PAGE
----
I am a married, mother-of-a-5 year old, full-time employed, forty-year old woman. Life is good now... but it hasn’t always been. At the risk of being labeled with “multiple personality disorder” I have three blogs under three different names. I’m also on several social networking sites. I guess you could say I like to write.
I am also an Adult Child Of an Alcoholic (ACOA).
I went to my first Al-Anon meeting when I was eighteen years old, a freshman in college, after my mother had finally left a physical mark on me. I didn’t start going to meetings regularly until my mother was diagnosed with Hepatitis C and I thought she was going to die. She didn’t die, but I learned to detach. I learned to live. I've stopped going to meetings now but I still use the coping skills I learned. I've lived in the F.O.G: Fear, Obligation, and Guilt all my life. Although I feel like I have moved on, I will never truly be free.
This point was brought home last week.
Last week I was surfing Facebook - a friend’s list had a name I knew. That list had another... and within a few clicks I'd found not only the name of a former high school classmate but also the name of her biological sister. Her biological sister had been MY foster sister for four years. Her half-brother had been my half-brother too during those years. I couldn’t believe what I'd stumbled upon, and I wasn’t sure it was real. Names change over time and Facebook is a pretty big place. Nonetheless, I sent out messages and friend requests.
My former foster sister responded very quickly - she was glad to hear from me. Before I knew it, we were talking about old times. My mother beat this girl. For four years, my mother beat this girl who was only four when she came to live with us. When she was eight, my mother finally left a mark someone at school saw. So, the social workers came and she was gone. I saw her once a year later but I couldn’t talk to her... then I never saw her again. I was ten when she left my home. I’m forty now.
For three days I cried after finding this woman on Facebook - not a reaction I expected. I thought it was PTSD and I was pretty scared. I know now that I am pulling out of it - I'll be okay.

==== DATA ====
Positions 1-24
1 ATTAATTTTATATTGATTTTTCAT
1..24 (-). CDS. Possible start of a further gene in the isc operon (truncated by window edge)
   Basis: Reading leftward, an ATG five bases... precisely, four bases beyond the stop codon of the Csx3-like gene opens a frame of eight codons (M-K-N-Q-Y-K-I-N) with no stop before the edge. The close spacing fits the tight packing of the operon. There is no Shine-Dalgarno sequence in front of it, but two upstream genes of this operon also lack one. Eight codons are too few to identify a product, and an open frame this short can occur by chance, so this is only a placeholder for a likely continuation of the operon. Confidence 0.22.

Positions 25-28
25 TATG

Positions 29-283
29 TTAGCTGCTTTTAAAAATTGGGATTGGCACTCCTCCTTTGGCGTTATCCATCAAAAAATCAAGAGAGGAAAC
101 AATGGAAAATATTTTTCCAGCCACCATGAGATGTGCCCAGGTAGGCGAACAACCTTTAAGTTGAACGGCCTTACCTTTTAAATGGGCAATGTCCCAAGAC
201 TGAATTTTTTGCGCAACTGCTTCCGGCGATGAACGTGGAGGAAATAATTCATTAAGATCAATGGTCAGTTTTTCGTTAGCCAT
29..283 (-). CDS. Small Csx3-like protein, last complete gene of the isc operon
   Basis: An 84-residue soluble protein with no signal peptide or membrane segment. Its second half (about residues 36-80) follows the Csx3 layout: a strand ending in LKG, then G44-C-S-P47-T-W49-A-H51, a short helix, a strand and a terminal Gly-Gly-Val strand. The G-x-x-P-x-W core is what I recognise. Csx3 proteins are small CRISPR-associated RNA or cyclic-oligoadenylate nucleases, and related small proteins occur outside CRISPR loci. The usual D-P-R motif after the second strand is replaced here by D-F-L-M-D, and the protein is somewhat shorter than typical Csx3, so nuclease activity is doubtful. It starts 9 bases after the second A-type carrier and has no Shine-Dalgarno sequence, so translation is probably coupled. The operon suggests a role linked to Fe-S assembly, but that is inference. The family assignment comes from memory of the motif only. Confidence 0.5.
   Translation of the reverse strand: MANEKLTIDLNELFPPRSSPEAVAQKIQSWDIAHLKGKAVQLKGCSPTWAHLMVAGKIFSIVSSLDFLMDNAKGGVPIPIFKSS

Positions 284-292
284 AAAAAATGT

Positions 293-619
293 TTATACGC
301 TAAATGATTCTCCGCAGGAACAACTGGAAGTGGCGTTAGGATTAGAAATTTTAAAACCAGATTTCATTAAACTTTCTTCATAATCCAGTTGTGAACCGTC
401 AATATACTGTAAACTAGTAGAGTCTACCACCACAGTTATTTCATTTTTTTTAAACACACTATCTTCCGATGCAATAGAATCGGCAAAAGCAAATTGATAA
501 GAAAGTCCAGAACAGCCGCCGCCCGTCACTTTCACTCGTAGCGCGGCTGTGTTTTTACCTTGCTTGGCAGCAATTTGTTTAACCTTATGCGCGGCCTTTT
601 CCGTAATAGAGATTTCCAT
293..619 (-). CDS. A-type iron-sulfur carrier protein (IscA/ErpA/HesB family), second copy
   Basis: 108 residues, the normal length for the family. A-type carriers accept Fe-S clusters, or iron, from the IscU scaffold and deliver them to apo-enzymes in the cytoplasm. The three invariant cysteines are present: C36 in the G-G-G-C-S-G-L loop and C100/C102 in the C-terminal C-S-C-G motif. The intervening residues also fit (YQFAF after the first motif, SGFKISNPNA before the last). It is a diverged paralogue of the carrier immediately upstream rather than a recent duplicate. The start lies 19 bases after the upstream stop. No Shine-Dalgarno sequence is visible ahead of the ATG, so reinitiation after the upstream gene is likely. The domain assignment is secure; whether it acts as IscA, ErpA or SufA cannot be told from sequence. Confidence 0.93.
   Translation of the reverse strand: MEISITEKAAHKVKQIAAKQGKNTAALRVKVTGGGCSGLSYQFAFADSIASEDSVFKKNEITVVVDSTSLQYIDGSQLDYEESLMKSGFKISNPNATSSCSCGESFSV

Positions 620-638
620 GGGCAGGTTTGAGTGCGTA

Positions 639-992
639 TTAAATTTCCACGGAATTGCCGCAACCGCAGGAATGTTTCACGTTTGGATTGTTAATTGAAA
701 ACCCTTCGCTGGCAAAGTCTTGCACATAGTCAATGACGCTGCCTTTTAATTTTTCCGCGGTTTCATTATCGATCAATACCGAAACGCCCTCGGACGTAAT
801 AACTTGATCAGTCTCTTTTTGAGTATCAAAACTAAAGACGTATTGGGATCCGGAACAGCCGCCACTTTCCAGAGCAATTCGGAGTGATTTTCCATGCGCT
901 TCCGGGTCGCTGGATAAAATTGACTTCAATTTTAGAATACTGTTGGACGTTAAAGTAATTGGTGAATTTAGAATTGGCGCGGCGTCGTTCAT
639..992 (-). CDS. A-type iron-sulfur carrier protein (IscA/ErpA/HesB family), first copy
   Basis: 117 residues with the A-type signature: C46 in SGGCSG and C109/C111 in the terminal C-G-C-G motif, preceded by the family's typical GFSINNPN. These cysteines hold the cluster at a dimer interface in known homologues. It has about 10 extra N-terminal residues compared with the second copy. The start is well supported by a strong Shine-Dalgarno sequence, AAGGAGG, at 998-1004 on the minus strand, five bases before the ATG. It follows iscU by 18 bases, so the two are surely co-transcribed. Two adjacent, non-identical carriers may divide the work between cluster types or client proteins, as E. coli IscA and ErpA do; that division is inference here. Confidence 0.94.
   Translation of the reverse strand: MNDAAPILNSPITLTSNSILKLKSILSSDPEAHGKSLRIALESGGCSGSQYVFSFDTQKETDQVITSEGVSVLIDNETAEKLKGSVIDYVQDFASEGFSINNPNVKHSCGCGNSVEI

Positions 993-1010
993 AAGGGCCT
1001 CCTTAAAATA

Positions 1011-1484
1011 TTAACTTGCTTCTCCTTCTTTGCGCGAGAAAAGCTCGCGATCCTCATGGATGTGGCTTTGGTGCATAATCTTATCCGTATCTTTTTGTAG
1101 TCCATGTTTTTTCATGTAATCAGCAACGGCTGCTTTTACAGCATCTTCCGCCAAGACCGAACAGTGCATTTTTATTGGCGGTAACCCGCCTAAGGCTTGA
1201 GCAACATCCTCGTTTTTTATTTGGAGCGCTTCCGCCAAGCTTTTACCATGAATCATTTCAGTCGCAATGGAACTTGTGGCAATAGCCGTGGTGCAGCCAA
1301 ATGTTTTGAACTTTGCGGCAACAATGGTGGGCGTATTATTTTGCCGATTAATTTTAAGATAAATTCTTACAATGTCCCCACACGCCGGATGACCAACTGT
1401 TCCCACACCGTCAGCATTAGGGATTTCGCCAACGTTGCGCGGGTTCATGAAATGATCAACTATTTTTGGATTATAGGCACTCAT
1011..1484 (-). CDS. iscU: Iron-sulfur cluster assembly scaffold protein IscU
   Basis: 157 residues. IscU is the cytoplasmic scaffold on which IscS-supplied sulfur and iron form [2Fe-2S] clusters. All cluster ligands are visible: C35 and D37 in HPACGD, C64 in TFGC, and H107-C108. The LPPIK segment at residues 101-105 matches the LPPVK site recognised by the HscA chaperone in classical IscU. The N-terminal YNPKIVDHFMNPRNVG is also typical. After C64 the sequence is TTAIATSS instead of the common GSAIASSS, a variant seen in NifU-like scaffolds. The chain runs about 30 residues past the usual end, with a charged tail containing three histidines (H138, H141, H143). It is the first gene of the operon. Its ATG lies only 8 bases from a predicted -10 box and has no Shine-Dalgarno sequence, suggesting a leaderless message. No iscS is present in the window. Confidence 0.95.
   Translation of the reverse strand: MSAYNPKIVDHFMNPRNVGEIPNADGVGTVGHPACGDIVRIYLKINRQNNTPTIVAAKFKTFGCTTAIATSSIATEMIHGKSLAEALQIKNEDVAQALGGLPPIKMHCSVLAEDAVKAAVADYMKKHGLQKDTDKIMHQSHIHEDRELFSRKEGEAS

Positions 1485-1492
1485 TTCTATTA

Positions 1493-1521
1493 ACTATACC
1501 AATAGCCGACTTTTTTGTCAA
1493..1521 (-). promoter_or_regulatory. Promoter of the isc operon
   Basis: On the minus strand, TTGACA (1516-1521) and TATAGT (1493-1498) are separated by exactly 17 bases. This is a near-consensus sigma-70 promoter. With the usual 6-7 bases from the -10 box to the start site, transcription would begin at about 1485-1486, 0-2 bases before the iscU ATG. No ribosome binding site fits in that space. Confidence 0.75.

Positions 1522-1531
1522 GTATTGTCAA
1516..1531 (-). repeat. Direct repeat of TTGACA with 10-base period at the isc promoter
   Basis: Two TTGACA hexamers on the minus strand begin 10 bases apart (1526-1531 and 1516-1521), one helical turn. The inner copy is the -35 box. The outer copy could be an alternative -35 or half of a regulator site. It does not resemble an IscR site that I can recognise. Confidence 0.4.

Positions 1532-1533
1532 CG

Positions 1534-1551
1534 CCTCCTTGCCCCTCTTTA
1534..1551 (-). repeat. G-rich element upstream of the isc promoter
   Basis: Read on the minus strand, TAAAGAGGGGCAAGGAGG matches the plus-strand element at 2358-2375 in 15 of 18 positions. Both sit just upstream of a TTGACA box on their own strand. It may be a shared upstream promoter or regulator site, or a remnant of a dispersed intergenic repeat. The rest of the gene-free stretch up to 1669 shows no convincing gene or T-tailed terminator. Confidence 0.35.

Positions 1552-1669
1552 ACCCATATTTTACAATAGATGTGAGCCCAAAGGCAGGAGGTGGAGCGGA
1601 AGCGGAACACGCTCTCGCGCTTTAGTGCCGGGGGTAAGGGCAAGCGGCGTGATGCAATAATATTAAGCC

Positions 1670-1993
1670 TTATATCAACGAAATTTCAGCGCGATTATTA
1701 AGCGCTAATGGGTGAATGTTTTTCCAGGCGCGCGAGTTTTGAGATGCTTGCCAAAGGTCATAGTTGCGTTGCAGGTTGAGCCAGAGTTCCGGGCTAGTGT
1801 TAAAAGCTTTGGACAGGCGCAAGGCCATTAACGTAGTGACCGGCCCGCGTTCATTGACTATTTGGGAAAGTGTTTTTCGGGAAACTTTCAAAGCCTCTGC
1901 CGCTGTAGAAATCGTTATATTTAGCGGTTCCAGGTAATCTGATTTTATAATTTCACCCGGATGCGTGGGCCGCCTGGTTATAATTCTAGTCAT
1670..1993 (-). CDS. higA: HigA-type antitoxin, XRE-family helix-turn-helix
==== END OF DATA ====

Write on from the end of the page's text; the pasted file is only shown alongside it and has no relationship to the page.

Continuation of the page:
In the past week we've talked back and forth, talked about how my mother is a monster. I had to let this woman know the guilt I carry; to tell her that she was not alone. My mother has abused many: my foster sister and her brother were lucky to get out. The baby who my mother and step-father were in the process of adopting was not so lucky. In spite of the child abuse charges, the adoption went through. My adopted brother is 31 years old now - he's suffered his own demons; demons I can't understand.
I, however, am still in contact with that monster who gave birth to me. I am the only biological child and was always treated as the oldest. I am grateful that many miles separate us, that I have a supportive network, and the tools I learned from Al-Anon.
Re-experiencing the past was a shocker. Hearing my sister’s stories, learning of some of the abuse that I hadn't known about was hard. Reliving my own memories is scary.
I went to the doctor’s office on Friday because my asthma is bothering me. They were “updating their forms” and on the new one was a question: “have you ever been abused?” For the past eight years I have lied through that question because it was in my past. On Friday though I had to speak my truth, and in the examining room with my doctor, I broke down and cried.
My foster sister has learned to speak up, to expect to be believed; always stand up for herself and always say her truth. She is right. I will not defend my mother. Staying quiet is not the answer.
We need to speak our truth. When we share it with each other, we discover we are not alone.